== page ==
While technology has undoubtedly improved our lives in countless ways, the lesser-known reality is that it’s made us less safe in many ways, as well. Consider recent revelations rocking the tech world: hackers breaking into “smart” home automation systems, and worries about the iPhone 5S’ fingerprint sensor putting individual privacy at risk.
But one of the most glaring examples of technology endangering our lives is also one of the most endemic to modern life: texting while driving. According to the National Safety Council, each year, over 100,000 accidents are caused by drivers texting while behind the wheel. A recent AT&T survey for ItCanWait.com found that 98% of respondents agreed that sending a text or email while driving was not safe—but nearly half of those surveyed still admitted to doing just that.
Dig deeper and you’ll find even more staggering numbers. In 2011, 3,331 people were killed in crashes involving a distracted driver, while 387,000 people were injured. Studies routinely show that texting while driving increases the chance of an accident by at least 23%—and can even be worse than driving after consuming alcohol. Among teenagers, more deaths occurred in 2012 from crashes involving texting than crashes influenced by alcohol.
Luckily, the public push to end this dangerous practice is reaching a fever pitch. Forty-one states and the District of Columbia ban text messaging for all drivers; countless advertising campaigns have bluntly and emotionally targeted texting and driving behavior; and AT&T’s “It Can Wait” campaign recently hired renowned documentary filmmaker Werner Herzog to direct a sobering short film about the consequences of texting and driving.
Yet some people, like acclaimed marketing blogger Seth Godin, believe that these intense pushes to end texting while driving won’t work. Now, Seth doesn’t WANT people to text and drive—he just wants to see technology rescue itself from this self-generated conundrum. Listed below are two solutions that could do just that, along with two more basic ideas for shifting the paradigm of texting and driving. The quicker that can happen, the quicker all of us will be safer on the road.
- Mobile apps like AT&T’s “DriveMode®,” which sends out a customizable auto-reply to anyone who texts a user that is currently driving. Past litigation has held those knowingly texting a driver responsible for subsequent crashes.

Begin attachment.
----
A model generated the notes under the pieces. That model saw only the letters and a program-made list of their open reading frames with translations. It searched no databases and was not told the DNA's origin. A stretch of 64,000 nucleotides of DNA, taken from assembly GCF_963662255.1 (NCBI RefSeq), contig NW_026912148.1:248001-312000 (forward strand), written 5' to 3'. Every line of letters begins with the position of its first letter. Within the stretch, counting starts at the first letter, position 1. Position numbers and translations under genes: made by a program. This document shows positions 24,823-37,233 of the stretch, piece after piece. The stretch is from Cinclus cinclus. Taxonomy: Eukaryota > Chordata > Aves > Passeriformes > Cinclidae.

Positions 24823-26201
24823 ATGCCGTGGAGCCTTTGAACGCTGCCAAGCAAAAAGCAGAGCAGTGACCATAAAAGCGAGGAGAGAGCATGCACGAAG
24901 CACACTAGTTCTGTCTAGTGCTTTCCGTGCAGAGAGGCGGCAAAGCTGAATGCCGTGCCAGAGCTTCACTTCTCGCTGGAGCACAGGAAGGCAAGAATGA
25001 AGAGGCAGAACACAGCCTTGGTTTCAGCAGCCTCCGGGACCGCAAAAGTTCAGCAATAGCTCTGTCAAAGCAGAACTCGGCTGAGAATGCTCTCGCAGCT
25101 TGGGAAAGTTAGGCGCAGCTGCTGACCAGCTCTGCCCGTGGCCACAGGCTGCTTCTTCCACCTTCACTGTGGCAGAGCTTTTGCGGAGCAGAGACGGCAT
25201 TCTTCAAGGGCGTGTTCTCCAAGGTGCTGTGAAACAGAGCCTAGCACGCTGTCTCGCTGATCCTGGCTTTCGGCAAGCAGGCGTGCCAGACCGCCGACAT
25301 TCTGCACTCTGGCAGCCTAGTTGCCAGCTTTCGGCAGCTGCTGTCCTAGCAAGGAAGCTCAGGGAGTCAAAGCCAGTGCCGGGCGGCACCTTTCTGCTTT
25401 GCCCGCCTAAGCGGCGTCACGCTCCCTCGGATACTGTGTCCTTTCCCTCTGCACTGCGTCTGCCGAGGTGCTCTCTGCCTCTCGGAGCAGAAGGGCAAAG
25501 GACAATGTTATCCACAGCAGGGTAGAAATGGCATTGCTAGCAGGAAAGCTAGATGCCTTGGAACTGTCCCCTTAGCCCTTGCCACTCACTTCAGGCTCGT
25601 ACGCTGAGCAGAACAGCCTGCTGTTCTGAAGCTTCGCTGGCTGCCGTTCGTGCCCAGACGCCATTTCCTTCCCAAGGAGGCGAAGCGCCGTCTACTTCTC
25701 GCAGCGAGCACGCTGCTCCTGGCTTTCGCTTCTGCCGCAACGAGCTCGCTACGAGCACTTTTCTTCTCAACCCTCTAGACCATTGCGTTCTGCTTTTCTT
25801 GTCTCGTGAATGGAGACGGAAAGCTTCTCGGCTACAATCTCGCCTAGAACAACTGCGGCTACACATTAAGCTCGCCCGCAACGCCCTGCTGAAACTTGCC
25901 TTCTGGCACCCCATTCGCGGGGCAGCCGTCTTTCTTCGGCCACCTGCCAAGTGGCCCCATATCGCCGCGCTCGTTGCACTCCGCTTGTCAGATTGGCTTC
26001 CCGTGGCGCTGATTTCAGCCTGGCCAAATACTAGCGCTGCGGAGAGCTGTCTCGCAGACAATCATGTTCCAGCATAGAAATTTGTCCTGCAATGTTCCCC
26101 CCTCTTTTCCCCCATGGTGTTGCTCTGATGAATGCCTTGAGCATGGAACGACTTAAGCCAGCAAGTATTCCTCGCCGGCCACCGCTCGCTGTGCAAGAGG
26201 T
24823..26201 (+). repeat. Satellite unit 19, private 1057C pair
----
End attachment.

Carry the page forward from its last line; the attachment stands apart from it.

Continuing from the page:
- Vigorous mobile device acceptable use policies (MDAUP). These policies, which can require signatories to refrain from all cell phone use while driving, are becoming more and more common in the business world. CMIT Solutions offers an MDAUP that can be right-sized for your business, your employees, and your needs.
- Virtual texting-while-driving simulators. Countless studies show that humans learn some of what we read and some of what we hear—but far more of what we personally experience. So immersion in virtual texting-while-driving simulators currently touring schools across the country (and offered online) can make a measurable impact, especially on impressionable young minds.
- Future mobile-phone technologies that could make texting while driving culturally obsolete. AT&T’s “It Can Wait” campaign fact sheet hints at “device makers and app developers all devices include a pre-loaded, no-text-and-drive technology solution as soon as possible,” a solution that marketing guru Seth Godin says might be inevitable, if hard to accept. “People won’t die as a result,” Godin reasons. “It won’t cost the companies a penny in profit. Defenders of the status quo will scream about freedom and access and rights and how it used to be… But you know what? It’s better than being dead.”
CMIT Solutions cares about the safety of you, your family, and your business. Contact us today to find out more about our Mobile Device Acceptable Use Policy and why texting and driving is one tech problem you need to solve now.